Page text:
Mrs McGuckin established Christchurch-based Exquisite Wool Traders in 2008 after her family’s wool-buying business Yaldhurst Wools had long supplied the Hainsworth Mill in England with wool, including fibre sourced from throughout the South Island.
The business — which celebrated the opening of a small retail store earlier this month — stocks woollen blankets, throws, scarves, knitwear and woollen caskets and ash urns.
Ms Lim has become an advocate for farming and Mrs McGuckin said she thought she would be a great person to get on board to talk about wool.
When she first messaged her, Ms Lim and her husband Carlos Bagrie were coincidentally in their Royalburn Station woolshed near Arrowtown, pondering why their fibre was worth so little and the former MasterChef winner said she would love to have a chat.
The pair collaborated to design throws and bedding blankets, made from Royalburn lamb’s wool, which represented the Central Otago landscape.
Their discussions on wool included how to use greater volumes of the fibre and Ms Lim mentioned garden pots.
More than 350million plants in plastic pots were produced in New Zealand each year, Mrs McGuckin said.
They subsequently developed The Wool Pot, with the two-fold purpose of helping reduce single-use plastic in the gardening industry and another use for New Zealand’s beleaguered strong wool clip.
But for it to work, it had to be affordable given that it was going into the ground and was not a keepsake wool product. Manufacturing in New Zealand would mean it would only be a cottage industry and never at volume, Mrs McGuckin said.
So manufacturing was being done offshore and there had been a lot of interest in the product including contact from some of the key players in the horticulture industry. The first order had been a prototype with many given away for people to try.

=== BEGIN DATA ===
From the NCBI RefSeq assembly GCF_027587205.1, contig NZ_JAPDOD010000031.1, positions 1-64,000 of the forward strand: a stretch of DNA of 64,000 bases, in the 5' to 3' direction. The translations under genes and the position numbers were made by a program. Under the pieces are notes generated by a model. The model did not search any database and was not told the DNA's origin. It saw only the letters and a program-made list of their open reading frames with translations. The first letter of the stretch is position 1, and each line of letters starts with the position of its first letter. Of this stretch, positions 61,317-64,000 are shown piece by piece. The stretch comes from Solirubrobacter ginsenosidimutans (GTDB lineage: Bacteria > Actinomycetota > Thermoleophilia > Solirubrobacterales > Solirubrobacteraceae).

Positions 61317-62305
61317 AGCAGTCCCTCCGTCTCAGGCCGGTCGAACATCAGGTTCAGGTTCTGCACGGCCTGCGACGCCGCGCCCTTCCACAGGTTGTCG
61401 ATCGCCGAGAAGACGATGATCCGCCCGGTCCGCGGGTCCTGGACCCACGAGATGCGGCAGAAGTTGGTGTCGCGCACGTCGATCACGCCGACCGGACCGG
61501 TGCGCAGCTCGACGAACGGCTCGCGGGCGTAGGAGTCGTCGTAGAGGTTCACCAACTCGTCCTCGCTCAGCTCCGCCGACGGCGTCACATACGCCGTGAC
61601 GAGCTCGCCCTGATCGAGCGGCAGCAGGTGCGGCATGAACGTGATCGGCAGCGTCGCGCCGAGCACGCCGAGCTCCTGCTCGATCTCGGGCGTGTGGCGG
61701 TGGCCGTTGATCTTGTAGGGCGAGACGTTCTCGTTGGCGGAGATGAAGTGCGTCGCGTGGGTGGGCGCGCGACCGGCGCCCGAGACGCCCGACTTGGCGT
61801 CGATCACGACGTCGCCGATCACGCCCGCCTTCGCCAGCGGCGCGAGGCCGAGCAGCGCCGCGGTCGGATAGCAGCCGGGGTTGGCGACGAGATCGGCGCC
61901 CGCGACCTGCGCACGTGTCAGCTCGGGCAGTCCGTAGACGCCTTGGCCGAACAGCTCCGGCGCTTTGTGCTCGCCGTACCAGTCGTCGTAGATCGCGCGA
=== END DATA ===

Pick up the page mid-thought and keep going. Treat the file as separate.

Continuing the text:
It was passion for the wool industry which kept her going and she wanted to see the next generation being able to be involved in a thriving, viable industry.
She was concerned about the number of farms being converted to forestry, saying that land would never revert to sheep farming and it was short-sightedness.
Her new shop, officially opened by Selwyn MP Nicola Grigg, was "totally sustainable" and included wool insulation. While it was difficult opening a physical store in today’s climate, people needed to be able to "look and touch and feel" the wool products. It was also a good way to discuss the industry with visitors.
Like any business, she had to keep it fresh and think of innovative ways to use the fibre. The casket business had really grown since launching more than a decade ago.
The Ministry for Primary Industries’ recently-released Situation and Outlook for Primary Industries said wool exports were forecast to decrease because of subdued demand and slower manufacturing activity in key markets.
Uncertainty regarding value and volume forecasts continued to be elevated in 2023-24 with price volatility forecast to subside but remained higher than usual over the coming year as global trade attempted to readjust from a turbulent couple of years of disrupted production and trade.
ANZ’s latest Agri-Focus report said coarse wool prices were improving albeit off a low base. Prices had lifted about 25c/kg over the past month and were about 20c/kg ahead of pricing at this time. While prices were trending up, they were not yet meaningfully lifting farm incomes and shearing costs were still outstripping returns.